Friday, 21 April 2017

Spring Planting

They say that when the daffodils bloom, it's time to plant chard, spinach, beets, and onions. When the maple trees start to blossom, you plant peas. When the white oak leaves are the size of a cat's ear, you plant potatoes. Beans and cucumbers go in when the apple trees drop their petals. And you set out your tomatoes, melons, and eggplants when the peonies flower (which is always on the Victoria Day weekend, our last-frost date). That's the holiday weekend when gardening centres burst with hopeful shoppers, and everyone is outdoors trimming their grass and spreading mulch. It's as if we all emerge from our cocoons at the same time, and people bask on their front porches, softly fanning new wings.

I've always been impressed with how neat and tidy people keep their yards here. I guess when your summer season is only a couple of months long, you milk it for all it's worth. The sound of lawnmowers revving up is the sure sound of summer. Strangers smile at each other as they pass at the store clutching lawn bags and canvas gloves, as if congratulating each other on surviving yet another winter. There's a collective sigh of relief---and then frenzy to get out into the garden.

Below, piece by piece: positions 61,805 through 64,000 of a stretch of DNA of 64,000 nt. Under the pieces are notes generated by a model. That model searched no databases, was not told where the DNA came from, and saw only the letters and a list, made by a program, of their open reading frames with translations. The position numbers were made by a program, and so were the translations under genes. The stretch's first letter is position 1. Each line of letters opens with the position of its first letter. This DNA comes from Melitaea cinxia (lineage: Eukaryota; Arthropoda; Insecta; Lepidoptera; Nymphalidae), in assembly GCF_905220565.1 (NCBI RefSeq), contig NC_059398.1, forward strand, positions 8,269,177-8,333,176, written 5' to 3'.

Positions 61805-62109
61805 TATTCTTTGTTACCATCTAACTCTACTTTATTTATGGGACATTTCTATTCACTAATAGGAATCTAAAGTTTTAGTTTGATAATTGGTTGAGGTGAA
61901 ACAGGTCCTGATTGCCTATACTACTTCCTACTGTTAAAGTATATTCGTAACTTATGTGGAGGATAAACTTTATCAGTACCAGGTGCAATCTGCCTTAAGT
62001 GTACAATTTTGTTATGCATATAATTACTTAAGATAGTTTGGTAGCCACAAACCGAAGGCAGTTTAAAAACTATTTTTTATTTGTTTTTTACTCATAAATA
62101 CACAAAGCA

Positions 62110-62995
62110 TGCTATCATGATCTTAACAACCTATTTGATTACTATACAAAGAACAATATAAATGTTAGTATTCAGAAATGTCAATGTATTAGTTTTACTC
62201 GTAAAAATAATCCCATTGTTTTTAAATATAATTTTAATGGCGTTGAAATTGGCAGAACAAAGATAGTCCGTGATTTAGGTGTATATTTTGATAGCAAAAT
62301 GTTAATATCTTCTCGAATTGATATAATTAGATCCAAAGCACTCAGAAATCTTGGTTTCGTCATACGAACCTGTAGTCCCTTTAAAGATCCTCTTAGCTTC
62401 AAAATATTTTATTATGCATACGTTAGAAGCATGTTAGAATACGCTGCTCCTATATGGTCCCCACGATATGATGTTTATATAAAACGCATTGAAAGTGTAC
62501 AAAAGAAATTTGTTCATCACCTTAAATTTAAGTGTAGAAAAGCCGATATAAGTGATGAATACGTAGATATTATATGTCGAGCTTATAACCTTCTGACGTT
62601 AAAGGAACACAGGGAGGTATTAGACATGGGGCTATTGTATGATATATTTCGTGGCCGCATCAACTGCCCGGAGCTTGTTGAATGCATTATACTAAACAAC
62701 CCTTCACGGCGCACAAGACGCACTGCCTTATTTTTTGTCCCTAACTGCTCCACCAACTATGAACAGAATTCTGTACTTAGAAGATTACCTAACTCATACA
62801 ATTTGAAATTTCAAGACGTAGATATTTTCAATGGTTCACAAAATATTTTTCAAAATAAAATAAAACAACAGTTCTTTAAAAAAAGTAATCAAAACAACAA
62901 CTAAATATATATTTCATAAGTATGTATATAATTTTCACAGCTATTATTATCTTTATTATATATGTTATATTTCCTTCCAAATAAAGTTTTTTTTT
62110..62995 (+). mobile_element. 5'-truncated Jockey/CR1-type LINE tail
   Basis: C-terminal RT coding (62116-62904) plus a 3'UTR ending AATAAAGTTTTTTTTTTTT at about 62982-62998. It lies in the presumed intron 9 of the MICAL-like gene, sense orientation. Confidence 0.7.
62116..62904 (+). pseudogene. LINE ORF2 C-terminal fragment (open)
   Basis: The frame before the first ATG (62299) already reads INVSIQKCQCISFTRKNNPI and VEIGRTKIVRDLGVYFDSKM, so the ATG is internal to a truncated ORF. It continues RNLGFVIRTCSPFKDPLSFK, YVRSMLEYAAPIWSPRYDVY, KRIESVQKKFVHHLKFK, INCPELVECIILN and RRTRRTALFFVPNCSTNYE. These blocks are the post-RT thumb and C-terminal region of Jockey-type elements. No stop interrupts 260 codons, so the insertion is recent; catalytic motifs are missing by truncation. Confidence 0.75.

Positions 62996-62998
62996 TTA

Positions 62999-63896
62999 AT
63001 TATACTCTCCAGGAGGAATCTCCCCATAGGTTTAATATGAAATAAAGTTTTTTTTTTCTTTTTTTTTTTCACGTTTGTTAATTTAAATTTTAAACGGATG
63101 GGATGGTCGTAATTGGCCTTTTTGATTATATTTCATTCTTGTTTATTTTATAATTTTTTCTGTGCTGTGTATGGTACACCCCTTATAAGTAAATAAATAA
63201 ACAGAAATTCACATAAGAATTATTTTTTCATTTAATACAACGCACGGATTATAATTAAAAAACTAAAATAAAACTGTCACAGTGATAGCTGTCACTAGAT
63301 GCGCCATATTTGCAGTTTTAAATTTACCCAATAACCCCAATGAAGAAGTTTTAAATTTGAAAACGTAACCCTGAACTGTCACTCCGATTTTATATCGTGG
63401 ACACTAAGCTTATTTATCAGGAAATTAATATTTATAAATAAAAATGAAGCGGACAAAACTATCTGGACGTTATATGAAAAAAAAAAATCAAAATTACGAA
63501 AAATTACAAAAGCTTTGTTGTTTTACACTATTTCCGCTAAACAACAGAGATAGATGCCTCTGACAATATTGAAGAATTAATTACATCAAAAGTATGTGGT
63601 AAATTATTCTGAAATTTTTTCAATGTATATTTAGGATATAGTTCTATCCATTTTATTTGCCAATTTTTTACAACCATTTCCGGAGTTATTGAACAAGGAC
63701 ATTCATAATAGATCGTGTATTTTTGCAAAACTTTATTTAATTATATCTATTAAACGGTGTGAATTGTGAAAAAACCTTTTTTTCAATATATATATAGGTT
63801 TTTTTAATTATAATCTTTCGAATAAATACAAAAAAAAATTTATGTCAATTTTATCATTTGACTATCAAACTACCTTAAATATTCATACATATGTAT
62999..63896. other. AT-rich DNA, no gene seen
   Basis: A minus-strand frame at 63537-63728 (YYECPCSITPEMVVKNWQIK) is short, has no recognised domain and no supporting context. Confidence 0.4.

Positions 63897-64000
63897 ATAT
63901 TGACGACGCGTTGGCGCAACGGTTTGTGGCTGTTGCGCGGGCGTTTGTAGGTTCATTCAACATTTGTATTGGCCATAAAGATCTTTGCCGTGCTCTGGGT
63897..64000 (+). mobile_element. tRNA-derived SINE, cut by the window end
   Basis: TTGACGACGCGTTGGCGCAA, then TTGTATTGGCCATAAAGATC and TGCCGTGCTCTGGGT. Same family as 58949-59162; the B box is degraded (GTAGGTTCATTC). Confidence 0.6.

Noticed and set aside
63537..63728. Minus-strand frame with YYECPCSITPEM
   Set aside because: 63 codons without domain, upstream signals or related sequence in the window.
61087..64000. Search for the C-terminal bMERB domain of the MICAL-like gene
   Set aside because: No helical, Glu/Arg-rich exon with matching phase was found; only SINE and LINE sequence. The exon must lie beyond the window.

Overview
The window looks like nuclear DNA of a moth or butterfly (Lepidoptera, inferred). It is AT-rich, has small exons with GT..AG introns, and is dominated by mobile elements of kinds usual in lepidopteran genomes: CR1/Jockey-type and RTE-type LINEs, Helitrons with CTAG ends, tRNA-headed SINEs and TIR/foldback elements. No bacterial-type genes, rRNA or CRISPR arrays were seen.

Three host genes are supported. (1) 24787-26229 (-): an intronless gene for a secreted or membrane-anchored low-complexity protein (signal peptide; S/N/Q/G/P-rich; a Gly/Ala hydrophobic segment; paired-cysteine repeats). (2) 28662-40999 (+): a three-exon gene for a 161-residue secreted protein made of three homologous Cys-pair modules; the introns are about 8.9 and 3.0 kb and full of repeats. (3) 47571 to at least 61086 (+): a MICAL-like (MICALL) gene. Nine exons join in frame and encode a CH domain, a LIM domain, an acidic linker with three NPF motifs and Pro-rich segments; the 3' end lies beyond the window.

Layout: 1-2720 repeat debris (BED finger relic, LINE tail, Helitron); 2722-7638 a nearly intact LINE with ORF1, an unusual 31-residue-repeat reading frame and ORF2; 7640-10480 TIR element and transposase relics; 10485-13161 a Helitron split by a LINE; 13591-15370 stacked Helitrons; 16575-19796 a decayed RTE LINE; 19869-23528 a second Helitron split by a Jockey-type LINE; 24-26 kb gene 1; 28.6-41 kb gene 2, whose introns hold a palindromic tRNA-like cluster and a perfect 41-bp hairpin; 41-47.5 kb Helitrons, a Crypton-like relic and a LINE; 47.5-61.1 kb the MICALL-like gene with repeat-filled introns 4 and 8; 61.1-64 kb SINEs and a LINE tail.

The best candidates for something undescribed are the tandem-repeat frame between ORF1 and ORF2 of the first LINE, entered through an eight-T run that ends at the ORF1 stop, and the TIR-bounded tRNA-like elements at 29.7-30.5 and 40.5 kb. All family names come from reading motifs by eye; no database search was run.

To me, the fascinating part of spring is when the hillside at Dundas Street and Mississauga Road suddenly goes from being a non-descript and uniform blah-brown to flaming yellow as the forsythia bursts into blossom. You don't know they are there all year, but for a few exciting weeks in April they make their presence known. It's a brief shout before they fade back into the understory. I planted a forsythia in the backyard and I'm always thrilled at the first shimmer of colour, like a fire about to catch hold of dry twigs. I stand at the kitchen window and let my eyes drink in the colour the same way my skin soaks up the fresh-emerging sun.

Tomorrow is Earth Day and I'm planting... The maple trees are blossoming.

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